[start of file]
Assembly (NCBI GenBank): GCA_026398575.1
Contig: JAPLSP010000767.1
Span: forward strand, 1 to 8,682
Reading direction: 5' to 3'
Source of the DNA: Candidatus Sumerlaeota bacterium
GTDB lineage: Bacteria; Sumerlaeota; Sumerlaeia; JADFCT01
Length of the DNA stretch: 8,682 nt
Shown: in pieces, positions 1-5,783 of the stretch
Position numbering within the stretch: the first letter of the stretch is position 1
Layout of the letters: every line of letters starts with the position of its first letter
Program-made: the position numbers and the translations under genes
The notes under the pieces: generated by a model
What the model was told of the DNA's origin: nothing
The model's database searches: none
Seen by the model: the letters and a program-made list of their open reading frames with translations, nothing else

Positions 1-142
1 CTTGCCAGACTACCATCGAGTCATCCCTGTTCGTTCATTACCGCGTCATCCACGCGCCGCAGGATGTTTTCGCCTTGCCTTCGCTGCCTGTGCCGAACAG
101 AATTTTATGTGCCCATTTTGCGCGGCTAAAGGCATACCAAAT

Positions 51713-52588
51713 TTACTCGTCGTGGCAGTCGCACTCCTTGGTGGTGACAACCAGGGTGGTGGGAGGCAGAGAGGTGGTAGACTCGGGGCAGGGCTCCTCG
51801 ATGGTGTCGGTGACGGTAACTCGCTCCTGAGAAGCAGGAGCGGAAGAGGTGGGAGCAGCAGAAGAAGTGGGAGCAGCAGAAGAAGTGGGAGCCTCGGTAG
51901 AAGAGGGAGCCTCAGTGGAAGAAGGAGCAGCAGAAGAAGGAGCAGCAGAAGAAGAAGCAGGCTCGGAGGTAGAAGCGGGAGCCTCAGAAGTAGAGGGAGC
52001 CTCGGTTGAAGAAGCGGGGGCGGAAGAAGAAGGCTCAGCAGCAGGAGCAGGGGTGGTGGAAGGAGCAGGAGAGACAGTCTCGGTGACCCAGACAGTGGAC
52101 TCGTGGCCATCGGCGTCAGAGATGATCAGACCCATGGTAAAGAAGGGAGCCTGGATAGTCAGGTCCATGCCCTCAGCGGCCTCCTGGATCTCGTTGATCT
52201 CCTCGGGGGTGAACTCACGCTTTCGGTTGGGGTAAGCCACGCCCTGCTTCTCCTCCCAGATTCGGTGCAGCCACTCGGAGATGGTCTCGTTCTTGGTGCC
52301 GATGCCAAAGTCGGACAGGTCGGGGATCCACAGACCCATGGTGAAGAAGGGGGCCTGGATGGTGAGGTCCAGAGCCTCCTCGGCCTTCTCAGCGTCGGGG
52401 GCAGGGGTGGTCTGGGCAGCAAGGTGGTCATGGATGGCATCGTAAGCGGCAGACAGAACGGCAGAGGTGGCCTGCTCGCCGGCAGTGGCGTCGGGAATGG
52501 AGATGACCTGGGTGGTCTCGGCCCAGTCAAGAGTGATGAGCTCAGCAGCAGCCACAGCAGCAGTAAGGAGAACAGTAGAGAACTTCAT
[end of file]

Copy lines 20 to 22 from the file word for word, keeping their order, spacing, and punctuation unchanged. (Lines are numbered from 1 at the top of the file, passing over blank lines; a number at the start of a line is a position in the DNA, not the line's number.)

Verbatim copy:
51713 TTACTCGTCGTGGCAGTCGCACTCCTTGGTGGTGACAACCAGGGTGGTGGGAGGCAGAGAGGTGGTAGACTCGGGGCAGGGCTCCTCG
51801 ATGGTGTCGGTGACGGTAACTCGCTCCTGAGAAGCAGGAGCGGAAGAGGTGGGAGCAGCAGAAGAAGTGGGAGCAGCAGAAGAAGTGGGAGCCTCGGTAG
51901 AAGAGGGAGCCTCAGTGGAAGAAGGAGCAGCAGAAGAAGGAGCAGCAGAAGAAGAAGCAGGCTCGGAGGTAGAAGCGGGAGCCTCAGAAGTAGAGGGAGC